Picasa Tip: Don’t Take Vertical Pictures

IMG_2063I’ve enjoyed taking pictures since long before digital photography came along, and I used to pride myself on the fact that I would notice when a vertical composition was best.  You would see me turn my camera to capture the ‘portrait’ layout of a picture almost as often as I would hold the camera normally to take the ‘landscape’ version.

After a few years of taking digital photographs, and displaying them primarily on computer screens, I almost never use the vertical, ‘portrait’ layout.  It’s not because I object to having to rotate them; Picasa sees the camera information about rotating and does that for me automatically.

Viewing a landscape and portrait photo using Windows Explorer, the portrait version will appear sideways:
verticals

Viewing the same photos using Picasa, and it will automatically rotate the portrait photo following the embedded information from the camera:
vertical-picasa

Vertical Pictures don’t Fit on Computer Screens

I try not to take pictures vertically because they leave so much wasted space on the computer screen.  This is especially noticeable in slideshows.  Watch the following slideshow and notice how tiny the vertical photos appear:

https://picasaweb.google.com/s/c/bin/slideshow.swf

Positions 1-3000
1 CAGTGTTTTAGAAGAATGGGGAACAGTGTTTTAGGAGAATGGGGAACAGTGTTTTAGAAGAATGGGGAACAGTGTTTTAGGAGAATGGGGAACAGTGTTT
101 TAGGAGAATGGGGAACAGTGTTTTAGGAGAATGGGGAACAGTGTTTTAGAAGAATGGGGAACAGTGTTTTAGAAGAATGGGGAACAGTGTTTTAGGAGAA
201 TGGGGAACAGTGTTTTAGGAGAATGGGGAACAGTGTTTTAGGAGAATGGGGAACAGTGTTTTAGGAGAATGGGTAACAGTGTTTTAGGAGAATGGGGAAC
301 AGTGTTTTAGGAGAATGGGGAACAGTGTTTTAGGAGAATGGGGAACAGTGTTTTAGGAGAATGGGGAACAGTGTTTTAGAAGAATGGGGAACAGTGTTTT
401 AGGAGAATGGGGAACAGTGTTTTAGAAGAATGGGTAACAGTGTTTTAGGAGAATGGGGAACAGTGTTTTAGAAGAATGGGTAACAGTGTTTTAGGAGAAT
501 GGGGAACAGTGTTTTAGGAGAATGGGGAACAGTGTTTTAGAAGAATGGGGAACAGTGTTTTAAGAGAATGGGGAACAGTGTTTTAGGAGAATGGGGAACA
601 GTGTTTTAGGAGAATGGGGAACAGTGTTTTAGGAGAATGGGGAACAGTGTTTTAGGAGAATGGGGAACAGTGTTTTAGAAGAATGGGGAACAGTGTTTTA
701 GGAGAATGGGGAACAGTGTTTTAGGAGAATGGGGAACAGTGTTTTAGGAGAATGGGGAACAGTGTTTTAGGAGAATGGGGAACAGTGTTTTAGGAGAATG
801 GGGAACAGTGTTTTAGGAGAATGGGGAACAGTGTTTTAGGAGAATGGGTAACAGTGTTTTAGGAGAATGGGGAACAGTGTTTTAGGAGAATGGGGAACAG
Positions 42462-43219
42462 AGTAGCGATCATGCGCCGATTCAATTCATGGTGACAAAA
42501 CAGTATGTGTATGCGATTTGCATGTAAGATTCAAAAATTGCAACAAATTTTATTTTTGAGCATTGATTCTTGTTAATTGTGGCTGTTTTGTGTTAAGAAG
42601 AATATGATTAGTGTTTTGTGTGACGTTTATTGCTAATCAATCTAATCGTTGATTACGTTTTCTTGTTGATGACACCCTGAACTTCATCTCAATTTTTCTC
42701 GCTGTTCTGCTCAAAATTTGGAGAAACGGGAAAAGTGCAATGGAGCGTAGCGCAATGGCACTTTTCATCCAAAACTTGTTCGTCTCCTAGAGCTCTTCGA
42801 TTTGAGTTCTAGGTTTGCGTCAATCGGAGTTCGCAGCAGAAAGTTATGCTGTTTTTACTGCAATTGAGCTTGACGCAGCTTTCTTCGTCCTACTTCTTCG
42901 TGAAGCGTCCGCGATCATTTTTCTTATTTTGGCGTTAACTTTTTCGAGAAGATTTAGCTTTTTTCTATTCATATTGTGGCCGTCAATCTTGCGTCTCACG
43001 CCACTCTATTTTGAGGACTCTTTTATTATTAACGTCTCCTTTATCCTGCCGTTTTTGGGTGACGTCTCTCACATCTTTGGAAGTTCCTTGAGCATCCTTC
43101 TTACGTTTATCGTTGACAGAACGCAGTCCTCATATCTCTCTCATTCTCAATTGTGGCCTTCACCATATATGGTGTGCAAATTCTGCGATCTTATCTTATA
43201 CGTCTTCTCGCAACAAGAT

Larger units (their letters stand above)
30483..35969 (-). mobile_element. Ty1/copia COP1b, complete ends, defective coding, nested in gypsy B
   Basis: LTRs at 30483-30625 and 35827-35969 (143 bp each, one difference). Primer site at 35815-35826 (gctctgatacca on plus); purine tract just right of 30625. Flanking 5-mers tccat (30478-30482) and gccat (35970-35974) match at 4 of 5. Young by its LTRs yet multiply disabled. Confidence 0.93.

To see how to make a slideshow like this, here’s the article: Putting a Picasa Web Albums Slideshow into a Website or a Blog.

This tip brought to you by Geeks on Tour

Geeks on Tour is a membership website.  There are lots of tutorial videos on editing your pictures with Picasa’s tools.  The first 3 are free for all to view.  To see all of them, you need a Geeks On Tour membership.  It’s only $7/mo or $58/yearly.  Join Today!

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geeksontour

Chris is a teacher. Although she comes as close to an expert as possible in many areas of computer usage, she can still remember what it's like not to know these things! That means she can communicate with students in a way that teaches and doesn't demean. She really enjoys teaching one-on-one and for groups of people, but she reaches a worldwide audience with her tutorial videos on the GeeksOnTour.com website. She currently travels the country in an RV with her husband, Jim. As Geeks on Tour, they present computer seminars at RV rallies, computer clubs, and Senior Centers all over the US.

7 thoughts on “Picasa Tip: Don’t Take Vertical Pictures”

  1. Hi Chris,

    This is another excellent tip, succinctly explained. And I enjoyed your using some of your SC photos as examples. Best wishes to you, Jim and Odie!

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  2. Another reason to limit vertical photos is that the flash on most cameras is located on the top of the camera (especially with DSLR’s). Shooting horizontal photos hides the flash shadows behind the subjects, while vertical photos make them appear next to them.

    I also use a digital photo frame to display my photographs at our home; you’re right, vertical photos just look too small and have that obnoxious border on both sides.